Roles and RelationshipsRoles are the positions that are defined by a set of expectations about behavior of any job incumbent. Each role has a set of tasks and responsibilities that may or may not be spelled out. Roles have a powerful effect on behavior for several reasons, to include money being paid for the performance of the role, there is prestige attached to a role, and a sense of accomplishment or challenge.
Relationships are determined by a role's tasks. While some tasks are performed alone, most are carried out in relationship with others. The tasks will determine who the role-holder is required to interact with, how often, and towards what end. Also, normally the greater the interaction, the greater the liking. This in turn leads to more frequent interaction. In human behavior, its hard to like someone whom we have no contact with, and we tend to seek out those we like. People tend to do what they are rewarded for, and friendship is a powerful reward. Many tasks and behaviors that are associated with a role are brought about by these relationships. That is, new task and behaviors are expected of the present role-holder because a strong relationship was developed in the past, either by that role-holder or a prior role-holder.
Culture and ClimateThere are two distinct forces that dictate how to act within an organization: culture and climate.
Each organization has its own distinctive culture. It is a combination of the founders, past leadership, current leadership, crises, events, history, and size. This results in rites: the routines, rituals, and the “way we do things.” These rites impact individual behavior on what it takes to be in good standing (the norm) and directs the appropriate behavior for each circumstance.
The climate is the feel of the organization, the individual and shared perceptions and attitudes of the organization's members. While the culture is the deeply rooted nature of the organization that is a result of long-held formal and informal systems, rules, traditions, and customs; climate is a short-term phenomenon created by the current leadership. Climate represents the beliefs about the “feel of the organization” by its members. This individual perception of the “feel of the organization” comes from what the people believe about the activities that occur in the organization. These activities influence both individual and team motivation and satisfaction, such as:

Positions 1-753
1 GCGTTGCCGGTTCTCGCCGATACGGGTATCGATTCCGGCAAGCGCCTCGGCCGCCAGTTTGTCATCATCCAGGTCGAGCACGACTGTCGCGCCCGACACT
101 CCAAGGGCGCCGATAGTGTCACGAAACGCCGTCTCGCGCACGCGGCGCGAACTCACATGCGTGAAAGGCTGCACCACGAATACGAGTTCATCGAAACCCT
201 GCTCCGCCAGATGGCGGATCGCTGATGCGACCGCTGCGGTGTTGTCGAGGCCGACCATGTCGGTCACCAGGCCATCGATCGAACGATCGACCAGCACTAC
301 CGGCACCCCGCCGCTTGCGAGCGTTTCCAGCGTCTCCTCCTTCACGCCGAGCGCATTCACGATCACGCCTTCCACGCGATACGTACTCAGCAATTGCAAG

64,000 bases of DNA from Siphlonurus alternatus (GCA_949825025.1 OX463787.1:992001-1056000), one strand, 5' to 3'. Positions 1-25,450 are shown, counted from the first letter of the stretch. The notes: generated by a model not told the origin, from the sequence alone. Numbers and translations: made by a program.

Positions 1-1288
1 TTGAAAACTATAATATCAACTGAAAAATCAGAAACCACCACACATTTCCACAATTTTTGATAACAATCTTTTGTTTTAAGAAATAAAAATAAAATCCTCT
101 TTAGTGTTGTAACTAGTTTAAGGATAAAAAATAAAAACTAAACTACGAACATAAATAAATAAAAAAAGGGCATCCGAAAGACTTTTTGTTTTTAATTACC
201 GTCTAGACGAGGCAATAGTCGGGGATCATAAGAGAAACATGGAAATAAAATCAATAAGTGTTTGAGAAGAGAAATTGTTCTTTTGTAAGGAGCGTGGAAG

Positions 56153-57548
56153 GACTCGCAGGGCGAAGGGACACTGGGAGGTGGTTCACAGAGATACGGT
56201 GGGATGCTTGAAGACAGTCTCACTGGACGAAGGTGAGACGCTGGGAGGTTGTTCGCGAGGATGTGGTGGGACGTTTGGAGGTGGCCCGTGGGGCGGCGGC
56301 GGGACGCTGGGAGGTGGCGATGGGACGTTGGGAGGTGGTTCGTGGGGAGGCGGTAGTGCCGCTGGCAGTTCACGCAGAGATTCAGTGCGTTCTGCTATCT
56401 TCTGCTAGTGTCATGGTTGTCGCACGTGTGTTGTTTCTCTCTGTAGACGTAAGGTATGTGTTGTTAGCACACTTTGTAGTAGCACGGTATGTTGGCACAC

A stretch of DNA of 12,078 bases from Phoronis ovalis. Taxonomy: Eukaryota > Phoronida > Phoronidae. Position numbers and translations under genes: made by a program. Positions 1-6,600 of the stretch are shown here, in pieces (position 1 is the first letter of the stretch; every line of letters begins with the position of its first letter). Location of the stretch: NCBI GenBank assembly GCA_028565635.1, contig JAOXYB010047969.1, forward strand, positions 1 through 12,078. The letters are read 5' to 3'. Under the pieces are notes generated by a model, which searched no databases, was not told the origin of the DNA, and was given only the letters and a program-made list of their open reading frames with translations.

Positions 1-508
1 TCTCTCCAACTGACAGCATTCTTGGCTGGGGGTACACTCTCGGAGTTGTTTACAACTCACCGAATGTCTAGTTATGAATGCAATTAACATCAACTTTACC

- How well does the leader clarify the priorities and goals of the organization? What is expected of us?
- What is the system of recognition, rewards, and punishments in the organization?
- How competent are the leaders?
- Are leaders free to make decisions?
- What will happen if I make a mistake?
On the other hand, culture is a long-term, complex phenomenon. Culture represents the shared expectations and self-image of the organization. The mature values that create tradition or the “way we do things here.” Things are done differently in every organization. The collective vision and common folklore that define the institution are a reflection of culture. Individual leaders, cannot easily create or change culture because culture is a part of the organization. Culture influences the characteristics of the climate by its effect on the actions and thought processes of the leader. But, everything you do as a leader will affect the climate of the organization.
- Challenge the process - First, find a process that you believe needs to be improved the most.
- Inspire a shared vision - Next, share your vision in words that can be understood by your followers.
- Enable others to act - Give them the tools and methods to solve the problem.
- Model the way - When the process gets tough, get your hands dirty. A boss tells others what to do, a leader shows that it can be done.
- Encourage the heart - Share the glory with your followers' hearts, while keeping the pains within your own.